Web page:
After so, the United States started to prepare to use chimpanzees as the next test subject into space because of how closely related we are to that species instead of rhesus or squirrel. And so, on January 31, 1961 The United States sent a chimp named Ham into suborbital space. Ham fortunately reached an altitude of 157 miles and was recovered unharmed as well. After this success with Ham, Alan Shepard was ready to launch into his suborbital flight. It was May 5 1961 when he launched into space and became the first American to be in space. On November 29 , 1961 another chimp named Enos was sent into Earth’s orbit which would then lead to John Glenn’s historic orbit around the Earth in 1962. Although the Soviet Union’s Yuri Gagarin had already been into Earth’s orbit in 1961, in April. (Wall 2013) On November 20,1961, Goliath, a squirrel monkey was sent to space on a Atlas rocket. He later died from the rocket exploding. Next a rhesus macaque named “Scatback” did a mission on December 20, 1961, causing him to go in a sub-orbital flight. He was tragically lost at sea after re-entering back into Earth and was pronounced dead. The following test subject was a pig-tailed macaque by the name of Bonny. Bonny was one of the first monkeys to go on a multi-day flight. Which lasted for June 29 to July 8,1969. He flew aboard the Biosatellite 3 and re-entered safely back down to earth. Within a couple of days of landing, he died. The last travels of the United States’ space monkeys was from April 29 to May 6, 1985. This was also a multi-day flight that launched two squirrel monkeys named numbers into space.
Once the United States realized that humans can indeed survive space travel, monkeys and other animals started to fade out of the country's projects. The United States continued to use small animals like mice to test in space for scientific purposes at least. While the Space rival of the United States used dogs instead of monkeys because they believed it was easier and less of a hassle. These monkeys made how we explore space today possible. Journeying into the unknown without having the United States suffer human casualties and to that NASA is very thankful. Stating that, “Without animal testing in the early days of the human space program, the Soviet and American programs could have suffered great losses of human life. These animals performed a service to their respective countries that no human could or would have performed. They gave their lives and/or their service in the name of technological advancement, paving the way for humanity's many forays into space (NASA.com)”; on their official website. Space monkeys made dreams come true and what was thought to be impossible possible.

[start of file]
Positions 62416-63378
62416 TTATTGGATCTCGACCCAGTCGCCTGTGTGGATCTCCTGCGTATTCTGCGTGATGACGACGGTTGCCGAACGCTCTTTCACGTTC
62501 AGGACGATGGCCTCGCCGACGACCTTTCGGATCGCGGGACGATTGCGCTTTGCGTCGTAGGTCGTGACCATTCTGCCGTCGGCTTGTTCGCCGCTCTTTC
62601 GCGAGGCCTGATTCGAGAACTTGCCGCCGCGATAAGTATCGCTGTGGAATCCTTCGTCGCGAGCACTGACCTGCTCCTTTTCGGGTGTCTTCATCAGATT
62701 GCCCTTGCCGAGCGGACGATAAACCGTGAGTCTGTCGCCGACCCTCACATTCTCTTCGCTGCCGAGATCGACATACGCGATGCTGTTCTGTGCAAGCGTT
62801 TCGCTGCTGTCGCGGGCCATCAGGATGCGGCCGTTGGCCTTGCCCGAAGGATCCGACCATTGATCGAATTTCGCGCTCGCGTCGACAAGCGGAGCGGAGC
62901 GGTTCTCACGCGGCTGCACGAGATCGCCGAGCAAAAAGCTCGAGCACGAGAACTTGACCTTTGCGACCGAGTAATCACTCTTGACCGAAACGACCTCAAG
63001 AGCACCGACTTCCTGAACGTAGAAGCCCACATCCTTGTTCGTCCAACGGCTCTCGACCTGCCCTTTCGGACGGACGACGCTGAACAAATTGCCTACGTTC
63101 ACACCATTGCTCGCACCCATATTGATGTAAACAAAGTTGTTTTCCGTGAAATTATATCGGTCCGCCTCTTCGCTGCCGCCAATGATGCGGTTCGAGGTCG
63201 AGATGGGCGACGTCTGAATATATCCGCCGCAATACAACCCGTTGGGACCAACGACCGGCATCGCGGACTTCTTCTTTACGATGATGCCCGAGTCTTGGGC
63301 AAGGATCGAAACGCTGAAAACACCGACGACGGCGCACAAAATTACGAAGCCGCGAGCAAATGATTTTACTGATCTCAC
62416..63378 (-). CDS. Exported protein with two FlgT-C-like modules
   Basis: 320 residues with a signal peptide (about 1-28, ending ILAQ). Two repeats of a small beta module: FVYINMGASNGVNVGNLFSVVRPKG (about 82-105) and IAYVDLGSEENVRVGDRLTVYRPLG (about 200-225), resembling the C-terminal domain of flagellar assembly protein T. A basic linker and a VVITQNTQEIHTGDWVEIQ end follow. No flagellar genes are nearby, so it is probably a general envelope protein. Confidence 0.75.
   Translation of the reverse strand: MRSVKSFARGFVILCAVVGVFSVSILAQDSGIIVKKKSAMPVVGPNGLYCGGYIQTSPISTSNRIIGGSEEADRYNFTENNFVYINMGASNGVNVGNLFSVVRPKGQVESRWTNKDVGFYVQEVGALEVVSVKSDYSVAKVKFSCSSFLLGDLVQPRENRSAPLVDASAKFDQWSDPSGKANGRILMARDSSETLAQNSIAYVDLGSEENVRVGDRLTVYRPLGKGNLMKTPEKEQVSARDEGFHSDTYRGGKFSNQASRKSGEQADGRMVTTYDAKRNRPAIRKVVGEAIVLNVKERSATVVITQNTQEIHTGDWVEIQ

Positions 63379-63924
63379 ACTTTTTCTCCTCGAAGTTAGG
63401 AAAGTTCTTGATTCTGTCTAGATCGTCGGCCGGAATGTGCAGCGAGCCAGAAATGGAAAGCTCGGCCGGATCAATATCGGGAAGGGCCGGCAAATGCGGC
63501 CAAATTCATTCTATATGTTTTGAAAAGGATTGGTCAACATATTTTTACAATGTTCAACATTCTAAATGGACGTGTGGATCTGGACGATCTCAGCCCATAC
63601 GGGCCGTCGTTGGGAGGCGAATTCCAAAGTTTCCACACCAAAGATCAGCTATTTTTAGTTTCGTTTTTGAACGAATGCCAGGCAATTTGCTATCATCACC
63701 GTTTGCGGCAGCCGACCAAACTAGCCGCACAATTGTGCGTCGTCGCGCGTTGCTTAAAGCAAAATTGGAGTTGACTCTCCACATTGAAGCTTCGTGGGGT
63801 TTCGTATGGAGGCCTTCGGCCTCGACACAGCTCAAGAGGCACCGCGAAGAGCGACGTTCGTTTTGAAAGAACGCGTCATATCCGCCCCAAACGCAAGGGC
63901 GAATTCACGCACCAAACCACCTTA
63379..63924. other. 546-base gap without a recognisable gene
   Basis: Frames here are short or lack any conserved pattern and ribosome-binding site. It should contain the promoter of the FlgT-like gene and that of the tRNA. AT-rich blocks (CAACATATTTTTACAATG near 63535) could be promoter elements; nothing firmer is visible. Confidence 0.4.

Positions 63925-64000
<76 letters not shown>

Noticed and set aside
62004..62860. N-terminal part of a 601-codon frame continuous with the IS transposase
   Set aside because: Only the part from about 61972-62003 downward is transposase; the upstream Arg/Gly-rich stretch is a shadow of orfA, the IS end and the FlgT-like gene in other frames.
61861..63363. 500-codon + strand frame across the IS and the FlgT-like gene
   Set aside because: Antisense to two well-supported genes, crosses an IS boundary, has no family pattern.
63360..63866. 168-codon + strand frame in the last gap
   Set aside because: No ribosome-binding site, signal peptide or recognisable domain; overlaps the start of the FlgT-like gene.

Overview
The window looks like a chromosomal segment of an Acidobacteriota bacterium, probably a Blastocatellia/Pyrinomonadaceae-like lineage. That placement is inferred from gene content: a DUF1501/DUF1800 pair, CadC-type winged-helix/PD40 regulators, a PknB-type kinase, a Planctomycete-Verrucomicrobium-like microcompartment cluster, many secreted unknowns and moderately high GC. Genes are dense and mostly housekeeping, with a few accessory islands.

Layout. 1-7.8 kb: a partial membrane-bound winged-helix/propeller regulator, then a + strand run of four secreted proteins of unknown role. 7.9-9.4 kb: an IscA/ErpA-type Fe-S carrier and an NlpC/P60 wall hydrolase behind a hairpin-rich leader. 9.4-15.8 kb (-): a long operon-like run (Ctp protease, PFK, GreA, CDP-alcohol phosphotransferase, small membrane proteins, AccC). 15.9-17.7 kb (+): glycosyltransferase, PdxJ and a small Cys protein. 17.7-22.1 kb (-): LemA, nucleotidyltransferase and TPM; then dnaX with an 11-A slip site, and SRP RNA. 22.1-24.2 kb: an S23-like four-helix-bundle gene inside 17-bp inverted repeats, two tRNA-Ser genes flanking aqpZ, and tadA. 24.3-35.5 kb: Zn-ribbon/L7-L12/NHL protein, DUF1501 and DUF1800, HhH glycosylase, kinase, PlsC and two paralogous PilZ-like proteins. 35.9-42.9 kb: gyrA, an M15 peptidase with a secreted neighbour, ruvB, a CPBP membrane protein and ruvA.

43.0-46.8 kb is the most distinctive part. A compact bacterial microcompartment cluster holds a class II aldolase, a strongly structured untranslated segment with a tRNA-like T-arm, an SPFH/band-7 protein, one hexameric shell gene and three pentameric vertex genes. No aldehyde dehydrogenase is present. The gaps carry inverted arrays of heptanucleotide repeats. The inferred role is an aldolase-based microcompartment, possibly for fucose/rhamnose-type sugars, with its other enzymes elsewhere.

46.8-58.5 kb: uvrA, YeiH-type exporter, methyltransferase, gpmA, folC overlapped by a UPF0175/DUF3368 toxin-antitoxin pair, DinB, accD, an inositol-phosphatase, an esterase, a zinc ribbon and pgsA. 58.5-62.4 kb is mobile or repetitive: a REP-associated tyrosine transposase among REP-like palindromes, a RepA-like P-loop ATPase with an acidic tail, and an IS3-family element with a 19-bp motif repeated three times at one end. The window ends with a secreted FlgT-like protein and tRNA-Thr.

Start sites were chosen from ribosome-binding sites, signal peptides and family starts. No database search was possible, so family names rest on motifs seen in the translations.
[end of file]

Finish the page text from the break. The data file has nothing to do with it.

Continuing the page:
IrregularFacts. The First Animal in Space (Mind-Blowing!) Youtube, 2017, The First Animal in Space (Mind-Blowing!).
Wall, Mike. “Monkeys in Space: A Brief Spaceflight History.” Space.com, Space, 28 Jan. 2013, www.space.com/19505-space-monkeys-chimps-history.html.
Greenfieldboyce, Nell. “After 50 Years, Space Monkeys Not Forgotten.” NPR, NPR, 28 May 2009, www.npr.org/templates/story/story.php?storyId=104578202.
“Animals in Space.” NASA, NASA, history.nasa.gov/animals.html.
Dunn, Joeming W., and Ben Dunn. Albert II: the 1st Monkey in Space. Magic Wagon, 2012.